Jules et Jim
Published: Feb 15, 2012
Shall we talk about…. love triangles?
We will come, in a few paragraphs, to a novel and a movie about a love triangle — “Jules et Jim.” You may know of, or have even seen, the 1962 movie written and directed by Francois Truffaut. Some critics say it’s Truffaut’s best film; many say it’s one of the best films ever made. [To buy the DVD from Amazon, click here. To buy or rent the streaming video, click here.]
The story is compelling. In 1907, Jim, a young French writer, meets Jules, a young Austrian writer. They share everything: "They taught each other their languages; they translated poetry." Some people assume they’re lovers. But their hobby is women, and in the Paris of the Belle Époque, they collect quite a few. Then they meet Kate, who is of another level of magnitude. Jules marries her. They have two children. But love cools, and there is Jim.
First, though, an all-male love triangle: Henri-Pierre Roché, Francois Truffaut … and me.
Henri-Pierre Roché wrote the novel — his first — when he was 76. He’d spent his life in the avant-garde; he introduced Picasso to Gertrude Stein. His other interest was women. He married twice, but there were many, many more lovers; as Truffaut writes, “He made a work of art out of his love life.” And his novel is more than a little autobiographical. [To buy the paperback from Amazon, click here.]
Francois Truffaut read the book when he was 23. He fell in love with it; Roché wrote even better than his hero, Jean Cocteau. Short sentences. Everyday speech. The novel read like a telegram. Truffaut knew he had to film it, and when he was 29, he did. The style is fluid, exuberant, efficient — Truffaut effortlessly tells a story that spans three decades. No wonder Warren Beatty wanted him to direct “Bonnie and Clyde.” < In 1962, when the film was released, I was 16 years old and new to Milton Academy, a boarding school in the suburbs of Boston. My interests, then as now, were writing, music, movies and my social life --- that is, girls. On Saturday afternoons, you could find me at the Exeter Street Theatre in Boston, devouring foreign films. Ingmar Bergman was my god. Then I saw “Jules et Jim,” and fell in love both with Truffaut and the way Roché had constructed a story that explained everyone and “blamed” no one.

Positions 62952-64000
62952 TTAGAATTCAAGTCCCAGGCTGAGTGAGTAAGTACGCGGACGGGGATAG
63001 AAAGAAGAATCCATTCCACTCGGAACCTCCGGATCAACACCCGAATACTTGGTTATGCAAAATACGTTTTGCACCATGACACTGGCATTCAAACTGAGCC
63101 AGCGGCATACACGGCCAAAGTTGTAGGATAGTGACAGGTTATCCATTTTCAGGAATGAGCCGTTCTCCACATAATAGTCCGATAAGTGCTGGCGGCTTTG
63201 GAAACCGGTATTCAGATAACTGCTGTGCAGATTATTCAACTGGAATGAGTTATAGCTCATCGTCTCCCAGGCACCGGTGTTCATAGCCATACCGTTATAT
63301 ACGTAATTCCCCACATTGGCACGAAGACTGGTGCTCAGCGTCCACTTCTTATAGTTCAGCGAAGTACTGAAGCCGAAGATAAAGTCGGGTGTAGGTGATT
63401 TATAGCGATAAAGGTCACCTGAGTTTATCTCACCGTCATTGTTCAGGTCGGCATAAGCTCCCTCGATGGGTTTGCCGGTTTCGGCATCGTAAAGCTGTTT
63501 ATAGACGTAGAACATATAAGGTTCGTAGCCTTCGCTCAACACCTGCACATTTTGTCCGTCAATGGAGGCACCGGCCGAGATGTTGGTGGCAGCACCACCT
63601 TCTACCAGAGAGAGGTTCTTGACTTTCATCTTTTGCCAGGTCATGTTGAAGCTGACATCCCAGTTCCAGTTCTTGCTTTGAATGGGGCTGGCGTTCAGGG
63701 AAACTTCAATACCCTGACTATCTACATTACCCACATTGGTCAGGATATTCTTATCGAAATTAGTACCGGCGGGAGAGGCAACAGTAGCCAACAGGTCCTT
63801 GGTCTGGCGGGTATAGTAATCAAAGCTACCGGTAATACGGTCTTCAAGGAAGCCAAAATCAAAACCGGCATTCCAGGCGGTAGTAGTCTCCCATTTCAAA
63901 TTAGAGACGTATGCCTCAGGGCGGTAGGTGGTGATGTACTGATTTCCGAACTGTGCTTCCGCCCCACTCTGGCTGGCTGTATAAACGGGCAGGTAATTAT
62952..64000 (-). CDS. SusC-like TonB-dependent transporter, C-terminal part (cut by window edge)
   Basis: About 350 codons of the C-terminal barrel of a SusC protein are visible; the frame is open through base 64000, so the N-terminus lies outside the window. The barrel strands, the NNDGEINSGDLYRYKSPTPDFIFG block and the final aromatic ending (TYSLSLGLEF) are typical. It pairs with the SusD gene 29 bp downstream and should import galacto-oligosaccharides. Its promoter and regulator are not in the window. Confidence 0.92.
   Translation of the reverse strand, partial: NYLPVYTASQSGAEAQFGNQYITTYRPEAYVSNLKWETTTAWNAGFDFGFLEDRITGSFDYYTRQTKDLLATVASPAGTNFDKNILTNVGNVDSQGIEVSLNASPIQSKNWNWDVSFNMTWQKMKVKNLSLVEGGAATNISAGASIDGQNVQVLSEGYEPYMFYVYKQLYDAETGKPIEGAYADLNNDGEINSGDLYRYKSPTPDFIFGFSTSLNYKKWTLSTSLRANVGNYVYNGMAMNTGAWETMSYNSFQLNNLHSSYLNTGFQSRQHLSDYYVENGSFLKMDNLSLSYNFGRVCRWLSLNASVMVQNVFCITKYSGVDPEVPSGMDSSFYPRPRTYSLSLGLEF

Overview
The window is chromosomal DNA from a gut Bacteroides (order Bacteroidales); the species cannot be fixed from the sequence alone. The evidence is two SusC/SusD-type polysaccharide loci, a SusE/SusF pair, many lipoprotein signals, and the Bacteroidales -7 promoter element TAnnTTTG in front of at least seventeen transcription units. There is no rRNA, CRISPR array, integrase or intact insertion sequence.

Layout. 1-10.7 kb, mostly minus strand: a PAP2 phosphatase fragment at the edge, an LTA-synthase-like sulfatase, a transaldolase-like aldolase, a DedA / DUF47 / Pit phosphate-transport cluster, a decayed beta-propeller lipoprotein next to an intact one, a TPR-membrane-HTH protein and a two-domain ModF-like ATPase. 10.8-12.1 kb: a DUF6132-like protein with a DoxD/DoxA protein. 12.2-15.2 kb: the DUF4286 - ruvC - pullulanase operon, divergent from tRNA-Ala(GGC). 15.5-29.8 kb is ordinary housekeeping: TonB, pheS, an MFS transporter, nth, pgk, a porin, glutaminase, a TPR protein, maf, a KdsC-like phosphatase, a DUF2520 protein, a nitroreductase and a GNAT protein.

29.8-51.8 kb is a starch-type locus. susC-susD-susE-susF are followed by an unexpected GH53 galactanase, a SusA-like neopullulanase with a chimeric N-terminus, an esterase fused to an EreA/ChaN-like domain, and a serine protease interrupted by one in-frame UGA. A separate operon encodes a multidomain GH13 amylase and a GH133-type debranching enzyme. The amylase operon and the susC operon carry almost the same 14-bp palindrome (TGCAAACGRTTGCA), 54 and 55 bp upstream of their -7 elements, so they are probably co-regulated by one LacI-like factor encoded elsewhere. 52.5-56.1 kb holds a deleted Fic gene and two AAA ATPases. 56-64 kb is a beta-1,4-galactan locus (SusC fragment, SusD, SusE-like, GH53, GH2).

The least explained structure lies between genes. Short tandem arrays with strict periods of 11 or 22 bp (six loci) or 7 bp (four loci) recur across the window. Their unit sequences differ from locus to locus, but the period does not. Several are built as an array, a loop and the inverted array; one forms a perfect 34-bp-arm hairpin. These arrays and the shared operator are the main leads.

All these years later, I read the novel. It is astonishing. Not just crisp and fast moving as a thriller, but acute in its wisdom about people, about women, about love. At 240 pages, it spins its wheels only occasionally; mostly, I slowed down to mark passages I wanted to think about later, or steal. Like this:
An early lover took her time over everything she did, so that other people found every moment endowed with the same abundant value as she conferred on it.
Odile was happy all the time. Jim bathed in her blondness at night and the sea by day
Jules no longer slept in the same room as Kate. She treated him kindly but strictly.
Her gospel was that the world was rich and that you could cheat a bit sometimes.
Sex? It perfumes the book. But it is never more explicit than this:
She was in his arms now, sitting on his knees, and her voice was deep. This was their first kiss, and it lasted the rest of the night. They didn’t talk; they let their intimacy take hold of them and bring them closer and closer together. She was revealing herself to him in all her splendour. Towards dawn, they became one. Kate’s expression was full of an incredible jubilation and curiosity. This perfect union, and the archaic smile, more accentuated now — Jim was irresistibly drawn. When he got up to go he was a man in chains.
See why Truffaut memorized long passages of the book, why he used so much of it in his movie? See why this story was ripe to be branded on the psyche of an impressionable boy? See why I think you’ll read it as if it was written — by a master — only yesterday?
One of the most charming moments of the film: